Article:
The ability to reframe situations can act as a cushion against the rough and tumble of everyday life. But, do you know reframing situations can help you and your child? Read on to know all about it.
By Arun Sharma
Little Hari came back sulking from the park. With his hands folded, he walked over to his mother.
Hari: “I’ll never go the park again mama.”
Mom: (pulling Hari close to her) “But why? What happened?”
Hari: “I don’t want to play with anyone. No one likes me.”
Mom: “How did you come to know that no one likes you?”
Hari: “Prashant pushed me and told me that he did not like me.”
Mom: “It’s really unfortunate that Prashant said that. But, what about the others? No one else has said that they don’t like you, which means all of them like you and they really want to play with you.”
Hari: (thinking) “You’re right mama. Bye. I will be back after our game is over.”
Hari was disheartened by Prashant’s behaviour. But, his mother reframed the situation and made Hari look at the brighter side of the picture, filling him with a sense of positivity.
It is natural for us to feel buoyed when things are going in the right direction and dispirited when they go wrong or take a turn for the worse. What we fail to remember is that, the risk of things falling apart or failing is an inherent part of every task or challenge we take up. And, when things do go south, most of us feel helpless, hopeless and miserable. We aren’t willing to see beyond the debacle, and recover and redeem ourselves.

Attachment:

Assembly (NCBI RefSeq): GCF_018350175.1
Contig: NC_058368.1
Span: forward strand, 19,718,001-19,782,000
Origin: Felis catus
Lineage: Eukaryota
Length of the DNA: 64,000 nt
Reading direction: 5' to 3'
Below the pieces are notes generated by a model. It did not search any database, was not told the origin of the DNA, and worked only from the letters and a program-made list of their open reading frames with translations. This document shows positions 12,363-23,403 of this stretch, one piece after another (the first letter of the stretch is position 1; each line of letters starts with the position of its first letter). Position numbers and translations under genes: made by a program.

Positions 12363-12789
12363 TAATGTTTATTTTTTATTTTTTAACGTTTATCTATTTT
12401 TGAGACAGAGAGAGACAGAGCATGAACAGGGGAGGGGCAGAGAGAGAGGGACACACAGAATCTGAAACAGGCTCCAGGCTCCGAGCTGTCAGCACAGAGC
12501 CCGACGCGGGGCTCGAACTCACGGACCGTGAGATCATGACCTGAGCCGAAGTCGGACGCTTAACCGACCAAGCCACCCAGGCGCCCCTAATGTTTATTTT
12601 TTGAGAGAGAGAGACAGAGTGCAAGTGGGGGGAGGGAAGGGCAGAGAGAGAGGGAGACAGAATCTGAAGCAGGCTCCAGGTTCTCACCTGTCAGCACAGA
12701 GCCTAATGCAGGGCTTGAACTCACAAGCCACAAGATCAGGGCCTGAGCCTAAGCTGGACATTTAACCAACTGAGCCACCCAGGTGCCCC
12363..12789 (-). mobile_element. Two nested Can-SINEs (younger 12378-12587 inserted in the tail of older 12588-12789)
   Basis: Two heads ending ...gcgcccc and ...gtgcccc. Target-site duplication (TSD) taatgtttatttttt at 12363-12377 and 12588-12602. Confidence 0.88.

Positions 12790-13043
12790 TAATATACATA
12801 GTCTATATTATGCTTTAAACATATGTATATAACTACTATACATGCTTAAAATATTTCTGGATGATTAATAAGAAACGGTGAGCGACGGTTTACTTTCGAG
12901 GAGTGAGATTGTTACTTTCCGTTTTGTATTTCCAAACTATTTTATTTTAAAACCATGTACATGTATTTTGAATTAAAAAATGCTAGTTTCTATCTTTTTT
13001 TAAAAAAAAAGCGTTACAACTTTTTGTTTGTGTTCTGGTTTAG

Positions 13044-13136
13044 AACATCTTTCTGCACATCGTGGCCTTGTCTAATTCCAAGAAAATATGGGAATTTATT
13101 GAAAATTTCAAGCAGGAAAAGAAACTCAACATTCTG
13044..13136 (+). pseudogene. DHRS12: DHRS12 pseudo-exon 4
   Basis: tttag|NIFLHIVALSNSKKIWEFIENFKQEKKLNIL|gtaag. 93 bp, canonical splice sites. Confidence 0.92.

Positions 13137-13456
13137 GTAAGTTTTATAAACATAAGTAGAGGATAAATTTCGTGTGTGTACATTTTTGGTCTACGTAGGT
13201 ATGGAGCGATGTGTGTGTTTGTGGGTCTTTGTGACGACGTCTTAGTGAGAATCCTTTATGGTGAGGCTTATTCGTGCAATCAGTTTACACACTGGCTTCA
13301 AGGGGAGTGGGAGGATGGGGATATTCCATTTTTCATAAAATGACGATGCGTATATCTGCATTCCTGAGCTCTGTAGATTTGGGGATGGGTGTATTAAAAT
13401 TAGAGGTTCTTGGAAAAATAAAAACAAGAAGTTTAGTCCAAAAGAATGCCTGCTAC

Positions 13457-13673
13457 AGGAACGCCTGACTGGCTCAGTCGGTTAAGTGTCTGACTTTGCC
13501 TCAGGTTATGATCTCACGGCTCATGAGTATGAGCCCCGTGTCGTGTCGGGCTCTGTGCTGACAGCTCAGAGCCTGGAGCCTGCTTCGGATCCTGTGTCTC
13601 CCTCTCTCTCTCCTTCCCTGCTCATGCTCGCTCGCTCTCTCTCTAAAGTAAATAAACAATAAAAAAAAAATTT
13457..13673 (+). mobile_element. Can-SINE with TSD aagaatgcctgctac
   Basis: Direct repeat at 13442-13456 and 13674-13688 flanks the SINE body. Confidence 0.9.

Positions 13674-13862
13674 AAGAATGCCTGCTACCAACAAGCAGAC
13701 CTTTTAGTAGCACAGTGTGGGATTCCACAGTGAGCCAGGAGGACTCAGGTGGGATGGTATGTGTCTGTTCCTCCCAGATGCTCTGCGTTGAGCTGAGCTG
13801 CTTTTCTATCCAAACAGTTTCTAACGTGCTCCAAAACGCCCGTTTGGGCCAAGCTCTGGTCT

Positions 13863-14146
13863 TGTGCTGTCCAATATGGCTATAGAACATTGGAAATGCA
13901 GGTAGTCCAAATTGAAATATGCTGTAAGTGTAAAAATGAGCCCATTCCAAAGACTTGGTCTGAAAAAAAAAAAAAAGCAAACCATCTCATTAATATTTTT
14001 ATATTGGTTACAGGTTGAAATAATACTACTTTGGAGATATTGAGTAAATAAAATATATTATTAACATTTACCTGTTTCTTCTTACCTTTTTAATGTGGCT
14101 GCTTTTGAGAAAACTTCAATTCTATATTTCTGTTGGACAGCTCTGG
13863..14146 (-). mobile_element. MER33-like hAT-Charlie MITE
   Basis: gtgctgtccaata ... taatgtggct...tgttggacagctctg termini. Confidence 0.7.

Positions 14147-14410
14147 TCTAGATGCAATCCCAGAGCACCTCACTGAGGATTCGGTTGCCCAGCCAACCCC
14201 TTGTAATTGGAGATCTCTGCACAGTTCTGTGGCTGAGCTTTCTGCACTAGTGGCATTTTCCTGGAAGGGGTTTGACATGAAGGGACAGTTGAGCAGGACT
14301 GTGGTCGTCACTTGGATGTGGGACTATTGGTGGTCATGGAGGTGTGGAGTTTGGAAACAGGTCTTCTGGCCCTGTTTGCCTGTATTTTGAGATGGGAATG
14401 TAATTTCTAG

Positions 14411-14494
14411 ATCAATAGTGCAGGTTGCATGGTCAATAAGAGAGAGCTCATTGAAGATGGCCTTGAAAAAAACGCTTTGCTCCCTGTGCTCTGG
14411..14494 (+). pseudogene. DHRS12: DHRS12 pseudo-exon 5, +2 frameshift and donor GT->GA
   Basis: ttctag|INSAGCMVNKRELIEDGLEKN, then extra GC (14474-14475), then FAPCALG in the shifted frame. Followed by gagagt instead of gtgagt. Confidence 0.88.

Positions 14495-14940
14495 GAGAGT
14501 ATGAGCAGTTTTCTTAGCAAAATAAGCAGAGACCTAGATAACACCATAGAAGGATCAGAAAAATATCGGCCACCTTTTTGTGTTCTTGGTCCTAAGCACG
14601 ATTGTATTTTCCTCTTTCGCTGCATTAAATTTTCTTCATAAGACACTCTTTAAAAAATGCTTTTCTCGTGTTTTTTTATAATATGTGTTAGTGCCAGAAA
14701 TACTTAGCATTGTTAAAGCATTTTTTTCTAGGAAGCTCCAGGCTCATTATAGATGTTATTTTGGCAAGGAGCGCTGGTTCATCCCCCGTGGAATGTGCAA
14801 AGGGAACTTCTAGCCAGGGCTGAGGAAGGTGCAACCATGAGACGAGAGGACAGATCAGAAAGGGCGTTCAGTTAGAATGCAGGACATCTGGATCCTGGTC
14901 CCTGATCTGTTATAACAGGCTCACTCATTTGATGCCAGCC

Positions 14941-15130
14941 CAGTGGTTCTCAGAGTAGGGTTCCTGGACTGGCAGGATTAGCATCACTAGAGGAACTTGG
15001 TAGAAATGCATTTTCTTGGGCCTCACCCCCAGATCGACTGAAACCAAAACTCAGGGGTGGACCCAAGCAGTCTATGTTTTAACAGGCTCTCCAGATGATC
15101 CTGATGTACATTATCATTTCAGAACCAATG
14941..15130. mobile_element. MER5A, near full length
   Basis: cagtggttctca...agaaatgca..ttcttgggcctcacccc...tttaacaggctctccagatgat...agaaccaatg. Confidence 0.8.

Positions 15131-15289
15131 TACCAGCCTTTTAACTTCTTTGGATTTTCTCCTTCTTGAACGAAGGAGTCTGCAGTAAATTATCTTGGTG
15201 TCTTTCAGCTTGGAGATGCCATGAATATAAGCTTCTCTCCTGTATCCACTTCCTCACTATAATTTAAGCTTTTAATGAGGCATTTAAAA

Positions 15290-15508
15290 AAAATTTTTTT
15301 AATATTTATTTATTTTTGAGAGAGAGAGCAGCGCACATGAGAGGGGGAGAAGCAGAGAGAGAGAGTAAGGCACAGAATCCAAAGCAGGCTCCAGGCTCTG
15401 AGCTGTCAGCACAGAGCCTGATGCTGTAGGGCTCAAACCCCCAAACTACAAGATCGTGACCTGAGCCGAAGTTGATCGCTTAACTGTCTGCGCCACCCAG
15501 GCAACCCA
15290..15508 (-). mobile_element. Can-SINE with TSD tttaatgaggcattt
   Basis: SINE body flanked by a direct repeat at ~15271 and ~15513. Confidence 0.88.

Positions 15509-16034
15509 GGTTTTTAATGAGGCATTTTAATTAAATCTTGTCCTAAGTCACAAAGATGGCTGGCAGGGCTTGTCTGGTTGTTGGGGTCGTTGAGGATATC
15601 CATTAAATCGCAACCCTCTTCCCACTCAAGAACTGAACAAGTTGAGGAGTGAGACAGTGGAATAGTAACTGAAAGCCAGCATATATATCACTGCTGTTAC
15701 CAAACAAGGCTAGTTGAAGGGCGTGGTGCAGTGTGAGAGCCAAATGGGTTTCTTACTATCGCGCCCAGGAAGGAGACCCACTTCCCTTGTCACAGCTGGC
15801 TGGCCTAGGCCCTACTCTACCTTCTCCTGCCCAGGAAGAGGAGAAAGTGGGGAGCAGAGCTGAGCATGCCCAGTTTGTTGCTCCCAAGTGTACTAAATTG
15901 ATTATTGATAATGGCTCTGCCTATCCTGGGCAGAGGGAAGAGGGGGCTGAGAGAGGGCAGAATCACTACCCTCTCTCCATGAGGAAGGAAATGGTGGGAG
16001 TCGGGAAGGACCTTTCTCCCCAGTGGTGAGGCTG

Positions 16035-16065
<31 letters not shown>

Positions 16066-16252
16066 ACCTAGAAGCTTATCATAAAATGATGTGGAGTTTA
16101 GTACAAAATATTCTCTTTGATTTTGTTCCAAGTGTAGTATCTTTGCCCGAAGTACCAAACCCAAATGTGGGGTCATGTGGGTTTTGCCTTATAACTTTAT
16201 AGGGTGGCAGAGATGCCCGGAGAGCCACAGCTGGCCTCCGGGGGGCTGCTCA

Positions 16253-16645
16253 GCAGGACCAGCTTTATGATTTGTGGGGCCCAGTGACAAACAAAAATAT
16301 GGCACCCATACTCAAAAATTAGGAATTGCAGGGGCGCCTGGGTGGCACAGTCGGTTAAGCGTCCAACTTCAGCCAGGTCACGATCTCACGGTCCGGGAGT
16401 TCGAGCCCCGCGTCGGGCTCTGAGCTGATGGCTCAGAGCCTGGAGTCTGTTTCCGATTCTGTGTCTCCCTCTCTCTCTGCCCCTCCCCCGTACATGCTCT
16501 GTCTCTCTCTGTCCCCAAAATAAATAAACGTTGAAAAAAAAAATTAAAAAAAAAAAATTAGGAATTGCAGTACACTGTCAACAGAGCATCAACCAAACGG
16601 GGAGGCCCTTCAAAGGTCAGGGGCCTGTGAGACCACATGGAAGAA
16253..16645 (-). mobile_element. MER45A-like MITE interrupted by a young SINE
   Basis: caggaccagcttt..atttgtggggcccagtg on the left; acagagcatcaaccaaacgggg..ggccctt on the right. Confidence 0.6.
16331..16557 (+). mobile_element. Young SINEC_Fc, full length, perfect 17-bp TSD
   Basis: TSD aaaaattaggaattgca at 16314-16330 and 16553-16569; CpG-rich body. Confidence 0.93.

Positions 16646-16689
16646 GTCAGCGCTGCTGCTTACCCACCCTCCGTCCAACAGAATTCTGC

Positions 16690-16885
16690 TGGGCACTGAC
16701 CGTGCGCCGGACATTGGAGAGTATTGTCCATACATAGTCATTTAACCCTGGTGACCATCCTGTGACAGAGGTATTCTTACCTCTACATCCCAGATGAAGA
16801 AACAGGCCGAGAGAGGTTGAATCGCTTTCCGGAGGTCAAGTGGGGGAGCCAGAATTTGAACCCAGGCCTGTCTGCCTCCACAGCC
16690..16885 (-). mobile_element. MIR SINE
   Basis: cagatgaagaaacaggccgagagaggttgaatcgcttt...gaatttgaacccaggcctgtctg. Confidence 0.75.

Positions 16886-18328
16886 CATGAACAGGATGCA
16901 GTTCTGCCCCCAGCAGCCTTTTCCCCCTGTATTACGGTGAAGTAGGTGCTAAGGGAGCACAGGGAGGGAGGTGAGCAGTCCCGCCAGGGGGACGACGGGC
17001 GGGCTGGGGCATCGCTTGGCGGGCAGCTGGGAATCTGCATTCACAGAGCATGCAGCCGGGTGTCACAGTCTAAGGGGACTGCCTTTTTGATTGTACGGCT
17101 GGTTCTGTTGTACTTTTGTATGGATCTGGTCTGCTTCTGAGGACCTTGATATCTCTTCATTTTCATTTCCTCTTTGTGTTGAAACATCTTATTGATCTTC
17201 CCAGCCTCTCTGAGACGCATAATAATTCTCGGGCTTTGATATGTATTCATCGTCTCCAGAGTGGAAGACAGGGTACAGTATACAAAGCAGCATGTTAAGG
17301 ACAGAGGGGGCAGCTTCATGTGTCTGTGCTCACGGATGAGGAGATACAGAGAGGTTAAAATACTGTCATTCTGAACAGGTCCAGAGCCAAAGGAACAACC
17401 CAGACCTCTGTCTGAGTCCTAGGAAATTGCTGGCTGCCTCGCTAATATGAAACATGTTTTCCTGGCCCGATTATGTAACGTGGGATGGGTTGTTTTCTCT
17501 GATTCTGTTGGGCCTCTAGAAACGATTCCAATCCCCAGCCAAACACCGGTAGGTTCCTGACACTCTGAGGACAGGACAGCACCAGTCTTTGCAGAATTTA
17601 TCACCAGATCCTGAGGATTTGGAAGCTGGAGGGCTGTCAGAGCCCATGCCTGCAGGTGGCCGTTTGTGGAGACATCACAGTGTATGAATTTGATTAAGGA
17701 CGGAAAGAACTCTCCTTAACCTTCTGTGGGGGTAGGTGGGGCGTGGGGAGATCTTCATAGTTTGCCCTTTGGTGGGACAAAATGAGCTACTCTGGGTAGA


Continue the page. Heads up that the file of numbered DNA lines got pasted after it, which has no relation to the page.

It is during times like these that the ability to reframe situations can help us look at situations from a different perspective and come up with solutions to the issue at hand.
When we reframe situations, the following happen automatically:
1. We gain insight into our own behaviours and often the patterns of others, leading to a better understanding of self and relationships (even if we cannot verbalise it or use words to describe our insights).
2. We gain a new perspective on situations and problems that are stressful.
3. We find options, where we previously couldn’t.
4. We develop problem-solving skills over time.
5. We feel more relaxed and empowered at being able to deal with situations that previously seemed difficult to handle.
These five changes help foster a sense of well-being in both the child and the parent by acting as catalysts that strengthen family bonds. This happens because the child feels empowered, valued and supported. Also, there is an increased sense of trust in the parent–child relationship. This, in turn, leads to better two-way communication, which is essential to initiate, maintain and enhance the quality of any healthy relationship. —*Aarti C Rajarathinam
Display of troublesome behaviours by children often makes parents feel frustrated and overwhelmed. However, reframing the situation can help parents look at the child’s behaviour in a different way. This can prevent them from becoming upset or angry, and work towards finding solutions.
But, do you know how to reframe situations? If not, then here are some tips to help you learn and master the technique:
“You can't always control what happens to you. But you can control how you react to it” — is an adage that most of us remember but never live by. Reframing not only helps us find solutions to our problems, but also increases our imagination, problem-solving ability, and happiness quotient.
*Aarti C Rajaratnam is a psychologist specialising in childhood and adolescent mental health, a best-selling author and an innovative education design consultant.
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